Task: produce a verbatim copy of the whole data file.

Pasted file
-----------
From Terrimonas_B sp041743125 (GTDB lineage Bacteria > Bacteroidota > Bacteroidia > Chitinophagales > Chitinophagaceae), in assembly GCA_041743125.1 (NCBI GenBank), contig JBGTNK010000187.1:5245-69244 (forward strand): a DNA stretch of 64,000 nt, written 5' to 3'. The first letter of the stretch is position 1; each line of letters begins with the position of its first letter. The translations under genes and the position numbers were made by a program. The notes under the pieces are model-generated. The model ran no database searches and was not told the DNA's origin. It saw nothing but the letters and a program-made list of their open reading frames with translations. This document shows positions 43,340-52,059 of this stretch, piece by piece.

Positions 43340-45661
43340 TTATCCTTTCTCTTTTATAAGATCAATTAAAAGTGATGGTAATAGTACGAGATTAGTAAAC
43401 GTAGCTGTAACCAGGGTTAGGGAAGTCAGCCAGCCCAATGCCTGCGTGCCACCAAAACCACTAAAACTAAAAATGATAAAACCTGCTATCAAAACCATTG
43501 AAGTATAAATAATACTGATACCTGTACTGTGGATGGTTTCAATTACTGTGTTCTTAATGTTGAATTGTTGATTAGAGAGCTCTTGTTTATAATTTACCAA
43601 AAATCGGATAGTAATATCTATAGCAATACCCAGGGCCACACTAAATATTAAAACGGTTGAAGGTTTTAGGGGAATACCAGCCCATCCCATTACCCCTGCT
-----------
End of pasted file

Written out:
From Terrimonas_B sp041743125 (GTDB lineage Bacteria > Bacteroidota > Bacteroidia > Chitinophagales > Chitinophagaceae), in assembly GCA_041743125.1 (NCBI GenBank), contig JBGTNK010000187.1:5245-69244 (forward strand): a DNA stretch of 64,000 nt, written 5' to 3'. The first letter of the stretch is position 1; each line of letters begins with the position of its first letter. The translations under genes and the position numbers were made by a program. The notes under the pieces are model-generated. The model ran no database searches and was not told the DNA's origin. It saw nothing but the letters and a program-made list of their open reading frames with translations. This document shows positions 43,340-52,059 of this stretch, piece by piece.

Positions 43340-45661
43340 TTATCCTTTCTCTTTTATAAGATCAATTAAAAGTGATGGTAATAGTACGAGATTAGTAAAC
43401 GTAGCTGTAACCAGGGTTAGGGAAGTCAGCCAGCCCAATGCCTGCGTGCCACCAAAACCACTAAAACTAAAAATGATAAAACCTGCTATCAAAACCATTG
43501 AAGTATAAATAATACTGATACCTGTACTGTGGATGGTTTCAATTACTGTGTTCTTAATGTTGAATTGTTGATTAGAGAGCTCTTGTTTATAATTTACCAA
43601 AAATCGGATAGTAATATCTATAGCAATACCCAGGGCCACACTAAATATTAAAACGGTTGAAGGTTTTAGGGGAATACCAGCCCATCCCATTACCCCTGCT